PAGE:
Two "Drew" entries for mother's maiden namepossible clerical error?

The beauty of it all is that we'd never be able to spotand analyzethose possibilities without being able to see the documents, themselves. And when it comes to records housed at great distances from our own homes, it's not very likely that we'd otherwise be able to scrutinize those documentsat least without abundant latitude in our travel expense accounts.

So, yeah. Online genealogical websites. I salute you. You do not make me lazy. Or uninformed. You help me accomplish more of my research goals in less time. And with greater accuracy. Because digitized records are records that more of us than ever before can now see for ourselves. 



  1. Just to confuse, there also was a Dumm family (no 'r') in Brownsville area, Bowling Green Twp., Licking Co., adjacent to North boundary of Perry Co. One of my distant cousins married a Frank R. Dumm (1840-1931 per his obit. [Newark Advocate (Newark, OH), Wed., July 29, 1931, p. 1, col. 6]) in 1870 according to his obit (no marriage record found), his parents Louis and Elizabeth (Harvey) Dumm. Obit states Frank was born in Brownsville and was the last living of their children (who are not listed in the obit). This surname could hastily be read "Drum." Or, for that matter, as "Drew."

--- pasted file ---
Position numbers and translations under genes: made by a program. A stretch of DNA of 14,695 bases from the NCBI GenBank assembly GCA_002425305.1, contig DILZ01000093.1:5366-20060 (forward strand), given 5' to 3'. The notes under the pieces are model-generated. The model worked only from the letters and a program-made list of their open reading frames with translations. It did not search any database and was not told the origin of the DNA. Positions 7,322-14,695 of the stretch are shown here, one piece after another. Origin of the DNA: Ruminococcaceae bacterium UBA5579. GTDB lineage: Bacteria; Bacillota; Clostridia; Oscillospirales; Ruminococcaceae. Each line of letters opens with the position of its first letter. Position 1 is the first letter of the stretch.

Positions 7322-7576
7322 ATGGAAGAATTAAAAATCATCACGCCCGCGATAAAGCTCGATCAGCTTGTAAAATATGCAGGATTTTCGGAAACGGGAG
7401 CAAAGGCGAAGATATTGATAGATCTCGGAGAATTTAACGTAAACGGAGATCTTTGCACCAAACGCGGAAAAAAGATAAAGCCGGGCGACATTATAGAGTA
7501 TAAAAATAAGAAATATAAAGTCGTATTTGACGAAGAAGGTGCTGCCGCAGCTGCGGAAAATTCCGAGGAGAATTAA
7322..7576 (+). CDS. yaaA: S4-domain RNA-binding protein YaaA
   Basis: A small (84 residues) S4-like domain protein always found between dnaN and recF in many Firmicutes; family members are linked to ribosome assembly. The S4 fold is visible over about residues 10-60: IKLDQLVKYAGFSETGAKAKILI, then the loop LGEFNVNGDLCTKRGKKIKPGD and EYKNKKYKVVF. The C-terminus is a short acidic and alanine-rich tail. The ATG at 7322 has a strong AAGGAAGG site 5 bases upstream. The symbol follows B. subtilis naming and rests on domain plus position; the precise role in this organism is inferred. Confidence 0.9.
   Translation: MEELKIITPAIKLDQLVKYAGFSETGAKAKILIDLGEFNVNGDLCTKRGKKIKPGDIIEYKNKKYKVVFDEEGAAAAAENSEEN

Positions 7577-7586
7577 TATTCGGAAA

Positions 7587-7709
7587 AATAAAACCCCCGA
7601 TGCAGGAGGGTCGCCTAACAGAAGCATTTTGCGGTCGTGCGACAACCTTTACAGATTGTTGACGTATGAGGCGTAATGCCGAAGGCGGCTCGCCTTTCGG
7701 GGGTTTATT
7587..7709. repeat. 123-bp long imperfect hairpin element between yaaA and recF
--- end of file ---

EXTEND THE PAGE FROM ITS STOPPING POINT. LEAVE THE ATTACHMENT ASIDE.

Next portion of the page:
Frank's widow was Amelia (Pyle) Dumm who d. in 1938 in Fairfield Co., OH while living with a married daughter.

    There are some pretty careful readings of the large Cedar Hill Cemetery, Brownsville (itemizing adjacent markers, which are lacking from findagrave entries) in the Licking County USGenWeb site. You might find something of interest in this old cemetery, where Dumms and numerous relatives of Amelia are buried.

    1. Thanks for the suggestion, Geolover! Those GenWeb sites are sometimes forgotten, but still there and often full of useful material. Since people in this area of Ohio seem to have moved from county to nearby county, I'll definitely take a look.

      Thanks also for the heads up on Dumm. As far as all these similar names go, that's why it's not only vital to take a look at the actual document, but to seek out the idiosyncrasies of a specific clerk's handwriting, overall. It helps to know what that person's writing habits were, before trying to decipher whether it was Drew or Drumm or Dumm or anything else.

  2. Drew or Drum - I can't decide myself!


    1. That's why I think it's simply a clerical error. Though I didn't show it on the clipping here, when viewing the full document, it appeared the clerk's style of writing "m" was not at all like the last letter in these two names, so it most likely was two entries for Drew. I am wondering whether the clerk got distracted during the entry of the second line, by seeing Drew in the line immediately above it.

      This one will take comparisons with other documents to determine exactly which Sarah was the wife's correct maiden name.